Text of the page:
After high school, Strong applied to colleges with a letter of recommendation from DreamWorks, which had made Amistad. He was accepted at Yale University and granted a scholarship, intending to study drama.[7] On his first day in class, he found the professor's discussions of Konstantin Stanislavski and accompanying blackboard illustrations so alienating that he decided immediately to change his major to English.[4] Strong continued to act and starred in a number of plays at Yale, all of them produced through the student-run Yale Dramatic Association, known as Dramat. The plays were all ones that Pacino had performed, such as American Buffalo, The Indian Wants the Bronx, and Hughie. Strong arranged an offstage visit from Pacino, which did not go down well with other members of Dramat state because it was budgeted so extravagantly that it nearly bankrupted their organization. Despite claiming not to remember the cost overruns, Strong admitted to being a "rogue agent" in planning the event.[4] During one summer at Yale, Strong received an internship with Hoffman's production company. He also studied at the Royal Academy of Dramatic Art in London and the Steppenwolf Theatre Company in Chicago.[4]


2001–2008: early years on stage

After Yale, Strong moved to New York in 2001. He lived in a small apartment in SoHo, above a restaurant where he waited tables. Strong described it as a state of "gilded squalor" in the words of Francis Bacon, with little but his bed, books, and a closet with expensive clothing. When not working he persuaded local FedEx offices to give him some free envelopes in which he put headshots and recordings of himself performing monologues to distribute them to talent agencies. For almost a year, he got no calls for auditions. In an attempt to get representation, Strong contacted his former high school classmate Chris Evans, who had become successful after Not Another Teen Movie. Evans set up a meeting between Strong and his agent at Creative Artists Agency, who chose not to sign Strong.[4]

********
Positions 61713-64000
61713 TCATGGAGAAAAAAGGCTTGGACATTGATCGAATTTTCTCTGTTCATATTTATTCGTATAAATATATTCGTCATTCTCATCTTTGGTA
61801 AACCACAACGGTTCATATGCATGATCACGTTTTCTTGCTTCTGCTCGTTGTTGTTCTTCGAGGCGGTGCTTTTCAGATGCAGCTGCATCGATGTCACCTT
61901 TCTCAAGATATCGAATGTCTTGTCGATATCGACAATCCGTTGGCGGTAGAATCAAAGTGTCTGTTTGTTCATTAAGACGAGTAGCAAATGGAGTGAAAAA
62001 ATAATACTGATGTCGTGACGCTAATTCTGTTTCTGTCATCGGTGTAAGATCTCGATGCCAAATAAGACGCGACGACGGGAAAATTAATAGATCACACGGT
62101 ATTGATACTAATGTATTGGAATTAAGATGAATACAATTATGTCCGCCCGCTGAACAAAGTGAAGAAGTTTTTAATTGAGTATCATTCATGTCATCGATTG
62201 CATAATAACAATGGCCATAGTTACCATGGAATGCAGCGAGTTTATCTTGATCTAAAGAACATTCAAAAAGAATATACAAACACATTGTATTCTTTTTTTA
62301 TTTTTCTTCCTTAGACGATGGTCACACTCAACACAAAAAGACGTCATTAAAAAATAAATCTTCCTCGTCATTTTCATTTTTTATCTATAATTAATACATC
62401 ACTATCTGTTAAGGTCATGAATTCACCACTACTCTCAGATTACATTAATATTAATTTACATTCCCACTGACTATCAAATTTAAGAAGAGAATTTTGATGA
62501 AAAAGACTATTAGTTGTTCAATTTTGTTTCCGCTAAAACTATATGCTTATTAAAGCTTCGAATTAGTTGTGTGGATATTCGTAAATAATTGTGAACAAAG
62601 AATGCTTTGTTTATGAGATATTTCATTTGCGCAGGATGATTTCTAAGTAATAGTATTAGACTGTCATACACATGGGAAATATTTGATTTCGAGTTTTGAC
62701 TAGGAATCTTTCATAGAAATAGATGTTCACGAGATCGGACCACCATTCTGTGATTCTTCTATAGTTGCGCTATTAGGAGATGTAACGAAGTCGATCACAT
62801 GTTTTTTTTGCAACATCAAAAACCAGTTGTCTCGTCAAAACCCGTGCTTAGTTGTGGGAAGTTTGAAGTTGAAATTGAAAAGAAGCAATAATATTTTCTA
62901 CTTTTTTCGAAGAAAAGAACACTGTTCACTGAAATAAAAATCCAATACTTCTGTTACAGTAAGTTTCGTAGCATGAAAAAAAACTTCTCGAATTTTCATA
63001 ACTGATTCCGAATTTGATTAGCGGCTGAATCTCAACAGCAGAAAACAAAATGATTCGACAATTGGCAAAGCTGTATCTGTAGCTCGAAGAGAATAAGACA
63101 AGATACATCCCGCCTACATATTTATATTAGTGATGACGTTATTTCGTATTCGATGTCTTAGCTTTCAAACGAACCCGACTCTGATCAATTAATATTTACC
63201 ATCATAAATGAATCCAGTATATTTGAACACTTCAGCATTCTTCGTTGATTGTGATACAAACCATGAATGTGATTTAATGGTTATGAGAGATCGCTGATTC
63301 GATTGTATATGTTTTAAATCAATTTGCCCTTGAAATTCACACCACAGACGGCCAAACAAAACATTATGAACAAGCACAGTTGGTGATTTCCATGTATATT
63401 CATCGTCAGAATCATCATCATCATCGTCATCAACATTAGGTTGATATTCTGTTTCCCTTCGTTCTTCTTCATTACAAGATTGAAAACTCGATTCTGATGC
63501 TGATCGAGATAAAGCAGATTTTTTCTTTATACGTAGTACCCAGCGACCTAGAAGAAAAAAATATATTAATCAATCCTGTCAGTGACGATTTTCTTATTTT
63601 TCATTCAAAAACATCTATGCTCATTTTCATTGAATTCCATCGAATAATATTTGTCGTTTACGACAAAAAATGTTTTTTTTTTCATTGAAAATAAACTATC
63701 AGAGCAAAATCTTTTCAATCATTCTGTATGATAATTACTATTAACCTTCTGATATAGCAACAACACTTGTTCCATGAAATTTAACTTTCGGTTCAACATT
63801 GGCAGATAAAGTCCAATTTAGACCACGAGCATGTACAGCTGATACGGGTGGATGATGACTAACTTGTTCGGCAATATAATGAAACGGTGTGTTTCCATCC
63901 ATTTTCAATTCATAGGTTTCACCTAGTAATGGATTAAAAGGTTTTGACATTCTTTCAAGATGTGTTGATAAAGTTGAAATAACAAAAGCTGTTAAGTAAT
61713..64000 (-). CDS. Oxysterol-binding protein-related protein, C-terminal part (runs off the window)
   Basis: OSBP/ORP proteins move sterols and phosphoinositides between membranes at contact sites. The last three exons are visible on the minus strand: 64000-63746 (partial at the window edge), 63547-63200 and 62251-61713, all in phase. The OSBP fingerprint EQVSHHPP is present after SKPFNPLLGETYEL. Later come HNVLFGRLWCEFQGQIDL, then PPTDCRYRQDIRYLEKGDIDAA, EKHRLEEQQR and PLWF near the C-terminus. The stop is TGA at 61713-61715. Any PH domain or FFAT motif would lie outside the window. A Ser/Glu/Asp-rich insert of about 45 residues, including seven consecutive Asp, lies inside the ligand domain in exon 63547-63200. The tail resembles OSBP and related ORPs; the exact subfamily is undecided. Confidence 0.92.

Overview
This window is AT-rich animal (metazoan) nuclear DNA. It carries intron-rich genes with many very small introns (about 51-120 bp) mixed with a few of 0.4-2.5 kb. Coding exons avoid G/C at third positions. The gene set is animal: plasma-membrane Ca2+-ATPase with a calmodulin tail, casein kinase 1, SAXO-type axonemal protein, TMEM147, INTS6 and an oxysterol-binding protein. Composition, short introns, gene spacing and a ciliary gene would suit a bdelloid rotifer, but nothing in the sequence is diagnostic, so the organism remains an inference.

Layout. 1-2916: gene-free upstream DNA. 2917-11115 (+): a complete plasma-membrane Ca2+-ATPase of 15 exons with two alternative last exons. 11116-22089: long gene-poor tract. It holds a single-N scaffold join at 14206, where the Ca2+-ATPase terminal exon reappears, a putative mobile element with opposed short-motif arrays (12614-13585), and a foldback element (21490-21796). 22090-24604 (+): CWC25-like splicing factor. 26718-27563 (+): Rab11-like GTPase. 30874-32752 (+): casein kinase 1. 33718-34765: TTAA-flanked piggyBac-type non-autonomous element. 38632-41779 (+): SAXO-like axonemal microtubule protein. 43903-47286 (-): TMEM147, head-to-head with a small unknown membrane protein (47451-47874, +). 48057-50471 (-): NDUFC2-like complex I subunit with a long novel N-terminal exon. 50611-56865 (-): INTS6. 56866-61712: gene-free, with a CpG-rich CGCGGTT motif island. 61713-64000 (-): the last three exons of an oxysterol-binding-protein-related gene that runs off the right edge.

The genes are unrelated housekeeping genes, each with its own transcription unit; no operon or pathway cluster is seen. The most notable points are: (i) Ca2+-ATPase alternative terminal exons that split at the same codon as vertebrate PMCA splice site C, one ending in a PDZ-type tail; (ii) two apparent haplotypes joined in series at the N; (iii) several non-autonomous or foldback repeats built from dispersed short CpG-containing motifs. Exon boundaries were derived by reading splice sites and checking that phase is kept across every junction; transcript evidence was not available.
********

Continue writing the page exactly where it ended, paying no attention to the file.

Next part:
The following summer, Strong got a spot in the summer company at the Williamstown Theatre Festival in western Massachusetts. Strong continued to work offstage in theater and film. In 2003, his position as an assistant at an independent film production company led to his service as Day-Lewis's personal assistant on The Ballad of Jack and Rose, released two years later. On set, he was so devoted to attending to Day-Lewis, who lived apart from his family during the shoot, that crew members nicknamed him Cletus after the character from The Simpsons, for his focus on menial tasks. Strong has stated that at the end of the shoot, Day-Lewis wrote him a note "that contains many of what have become my most deeply held precepts and beliefs about this work". He has not publicized the contents of the note out of respect for Day-Lewis.[4]

Strong returned to Williamstown in 2004 when he was cast with Jessica Chastain, Chris Messina, and Michelle Williams in The Cherry Orchard. He became friends with all three actors, and for intermittent periods in the late 2000s, he lived in the basement of Williams' townhouse in the Brooklyn neighborhood of Boerum Hill when he could not afford to live anywhere.[4] During the mid-2000s, he worked as a typist for playwright Wendy Wasserstein. At night, he performed the role of an alcoholic Irishman in a one-man Conor McPherson play in a small bar in Midtown Manhattan. After Wasserstein discovered how much time Strong was spending observing her building's Irish doorman for the part, she considered writing a play based on Strong and the doorman but was unable to proceed with it before her death in 2006.[4] Frank Rich one of Wasserstein's close friends, said Strong was "her assistant, slash—to some extent—caregiver."[8]